A versatile task manager, great for helping you go through business and personal tasks in your daily to-do lists.

Forest

Forest

A green focus app, great for helping you stop procrastinating on your phone by making you responsible for a virtual forest (and even letting you plant real trees, in a way).

Clara

Clara

An email-based meeting scheduler, great for helping you arrange and coordinate meetings with your peers.

Flow

Flow

An efficient project and a team manager, great for helping track the progress you make on tasks, as well as enhance tasks with subtasks, notes, and comments.

My Life Organized

My Life Organized

A robust task manager and organizer, based on the Getting Things Done time management approach, great for helping you manage your tasks and to-do lists.

Rescuetime

Rescuetime

A simple automatic productivity tracker, great for helping you analyze how much time you’ve spent on various websites and software.

My Noise

My Noise

An exhaustive noise generator, great for helping you stay focused on work, while the soothing sound of white noise helps block all outside distracting sounds.

Epic Win

Epic Win

A fun RPG game-style task manager, great for helping you focus on your priorities by practicing your gaming skills.

Kiwake

Kiwake

An unconventional alarm clock, great for helping you wake up by making you prove you’re out of bed (and by having no snooze button at all).

Nimbus Note

Nimbus Note

A simple, yet effective note manager, great for helping you keep and share notes on various topics.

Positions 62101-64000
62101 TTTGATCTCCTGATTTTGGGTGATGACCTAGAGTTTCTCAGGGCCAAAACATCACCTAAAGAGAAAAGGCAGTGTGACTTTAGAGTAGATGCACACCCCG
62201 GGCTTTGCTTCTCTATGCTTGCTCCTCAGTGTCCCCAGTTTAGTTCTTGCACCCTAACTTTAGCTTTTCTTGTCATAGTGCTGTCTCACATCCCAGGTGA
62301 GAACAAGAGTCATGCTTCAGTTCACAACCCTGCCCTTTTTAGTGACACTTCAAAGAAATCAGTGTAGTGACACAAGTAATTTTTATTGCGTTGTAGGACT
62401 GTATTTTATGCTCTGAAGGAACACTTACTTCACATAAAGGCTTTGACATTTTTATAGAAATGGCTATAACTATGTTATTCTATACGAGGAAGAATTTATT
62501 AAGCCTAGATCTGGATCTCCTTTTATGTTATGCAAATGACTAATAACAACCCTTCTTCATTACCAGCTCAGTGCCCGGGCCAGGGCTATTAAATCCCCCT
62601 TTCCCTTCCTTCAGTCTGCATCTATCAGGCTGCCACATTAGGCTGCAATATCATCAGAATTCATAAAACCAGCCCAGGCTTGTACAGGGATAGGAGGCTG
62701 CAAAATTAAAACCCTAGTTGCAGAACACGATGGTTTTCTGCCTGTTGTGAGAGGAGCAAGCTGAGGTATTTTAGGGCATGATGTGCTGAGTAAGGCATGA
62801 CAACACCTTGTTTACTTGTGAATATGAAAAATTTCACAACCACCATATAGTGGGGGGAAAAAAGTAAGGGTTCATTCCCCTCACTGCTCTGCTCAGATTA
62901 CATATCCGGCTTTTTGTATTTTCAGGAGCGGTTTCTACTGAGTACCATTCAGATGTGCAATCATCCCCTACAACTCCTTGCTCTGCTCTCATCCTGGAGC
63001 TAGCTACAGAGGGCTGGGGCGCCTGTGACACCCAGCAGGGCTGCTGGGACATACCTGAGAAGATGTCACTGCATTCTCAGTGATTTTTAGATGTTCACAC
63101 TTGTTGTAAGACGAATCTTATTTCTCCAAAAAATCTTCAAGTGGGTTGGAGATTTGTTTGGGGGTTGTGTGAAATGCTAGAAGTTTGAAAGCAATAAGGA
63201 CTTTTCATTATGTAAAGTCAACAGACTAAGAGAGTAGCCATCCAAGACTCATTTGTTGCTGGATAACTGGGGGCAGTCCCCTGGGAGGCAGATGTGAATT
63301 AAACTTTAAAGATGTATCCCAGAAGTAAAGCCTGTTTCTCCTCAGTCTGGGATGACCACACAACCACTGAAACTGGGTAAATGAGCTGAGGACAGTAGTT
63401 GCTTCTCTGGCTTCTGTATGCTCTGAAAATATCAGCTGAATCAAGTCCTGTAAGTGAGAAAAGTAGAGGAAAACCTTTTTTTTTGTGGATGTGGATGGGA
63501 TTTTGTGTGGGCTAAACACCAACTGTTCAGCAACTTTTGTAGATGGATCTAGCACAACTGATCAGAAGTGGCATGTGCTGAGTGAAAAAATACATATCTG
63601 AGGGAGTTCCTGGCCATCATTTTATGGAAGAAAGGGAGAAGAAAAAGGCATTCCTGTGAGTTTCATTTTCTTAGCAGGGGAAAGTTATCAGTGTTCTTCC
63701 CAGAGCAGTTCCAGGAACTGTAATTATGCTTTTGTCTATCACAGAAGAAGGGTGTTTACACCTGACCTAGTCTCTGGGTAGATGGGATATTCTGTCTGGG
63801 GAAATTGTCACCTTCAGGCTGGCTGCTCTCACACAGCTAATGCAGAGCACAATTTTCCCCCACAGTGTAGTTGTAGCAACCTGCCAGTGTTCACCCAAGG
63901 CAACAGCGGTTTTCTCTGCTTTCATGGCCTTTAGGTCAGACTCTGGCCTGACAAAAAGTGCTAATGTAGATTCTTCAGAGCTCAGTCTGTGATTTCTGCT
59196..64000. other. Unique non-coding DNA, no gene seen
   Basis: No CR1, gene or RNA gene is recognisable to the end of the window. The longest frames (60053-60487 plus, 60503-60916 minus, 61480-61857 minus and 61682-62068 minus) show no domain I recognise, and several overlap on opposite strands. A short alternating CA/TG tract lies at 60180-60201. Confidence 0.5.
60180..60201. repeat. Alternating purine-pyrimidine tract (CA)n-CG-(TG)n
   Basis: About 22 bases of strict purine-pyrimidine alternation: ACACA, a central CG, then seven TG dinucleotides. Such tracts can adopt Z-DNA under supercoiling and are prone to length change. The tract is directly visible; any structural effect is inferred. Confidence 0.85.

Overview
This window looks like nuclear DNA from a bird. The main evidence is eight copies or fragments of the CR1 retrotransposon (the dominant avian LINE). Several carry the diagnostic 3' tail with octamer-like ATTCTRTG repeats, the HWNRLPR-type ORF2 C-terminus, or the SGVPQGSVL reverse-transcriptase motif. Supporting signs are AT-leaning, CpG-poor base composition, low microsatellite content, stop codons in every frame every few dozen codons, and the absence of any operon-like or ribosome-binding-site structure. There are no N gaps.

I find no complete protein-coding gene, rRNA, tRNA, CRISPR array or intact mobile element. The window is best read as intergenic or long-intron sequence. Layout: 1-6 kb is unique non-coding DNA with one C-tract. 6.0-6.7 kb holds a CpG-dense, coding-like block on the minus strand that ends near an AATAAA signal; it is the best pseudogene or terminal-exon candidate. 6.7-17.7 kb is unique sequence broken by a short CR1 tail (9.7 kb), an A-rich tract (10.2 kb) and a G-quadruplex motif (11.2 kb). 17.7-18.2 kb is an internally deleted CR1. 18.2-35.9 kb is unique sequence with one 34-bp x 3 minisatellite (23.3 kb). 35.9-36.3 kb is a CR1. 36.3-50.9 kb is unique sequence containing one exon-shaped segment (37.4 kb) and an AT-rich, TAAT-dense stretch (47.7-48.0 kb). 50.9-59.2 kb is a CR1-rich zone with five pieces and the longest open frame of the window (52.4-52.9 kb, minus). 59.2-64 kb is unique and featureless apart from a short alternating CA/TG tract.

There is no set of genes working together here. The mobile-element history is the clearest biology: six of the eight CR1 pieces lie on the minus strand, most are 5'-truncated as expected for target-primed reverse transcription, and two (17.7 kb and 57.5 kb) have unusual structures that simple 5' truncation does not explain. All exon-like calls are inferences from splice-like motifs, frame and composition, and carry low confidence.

Join.me

Join.me

A collaborative online meeting scheduler, great for helping you set up or join web conferences, and participate in text chats.

Asana

Asana

An all-around team organizer and project management tool, great for helping you prioritize tasks, keep an eye on deadlines, and facilitate teamwork.

Syncback

Syncback

An effortless online backup software, great for helping you save, sync, and restore your data automatically.

Bear

Bear

A simple, cloud-based note-taking app, great for helping you express your ideas and thoughts, and then turn them into practical task lists.

Loop - Habit Tracker

Loop - Habit Tracker

An aptly named open-source mobile habit tracker, great for helping you cultivate good habits and work on reaching your goals.

Focus@will

Focus@will

An energizing collection of neuroscience-based music for productivity, great for helping you stay focused on your work, all to the sound of soothing instrumentals.

Timetree

Timetree

A straightforward shared calendar app, great for helping you schedule, coordinate, and attend events, in agreement with your colleagues, friends, and family.

Mind42

Mind42

A refined mind mapping tool with collaboration features, great for helping you define, visualize, and organize your great ideas during brainstorming sessions.

Taskade

Taskade

A comprehensive task manager and collaboration tool, great for helping you work on your long-term and short-term goals.

Instapaper

Instapaper

An elegant bookmarking service, great for helping you save interesting content you find online for later reading, either during work commutes or while waiting for doctor’s appointments.

Sanebox

Sanebox

A systematic email manager, great for helping keep your inbox decluttered, and your priority conversations organized.

IFTTT

IFTTT

A conditional statements creator, great for helping you define conditional automations between devices, services, and apps.

Learn more about: Best time management apps in 2019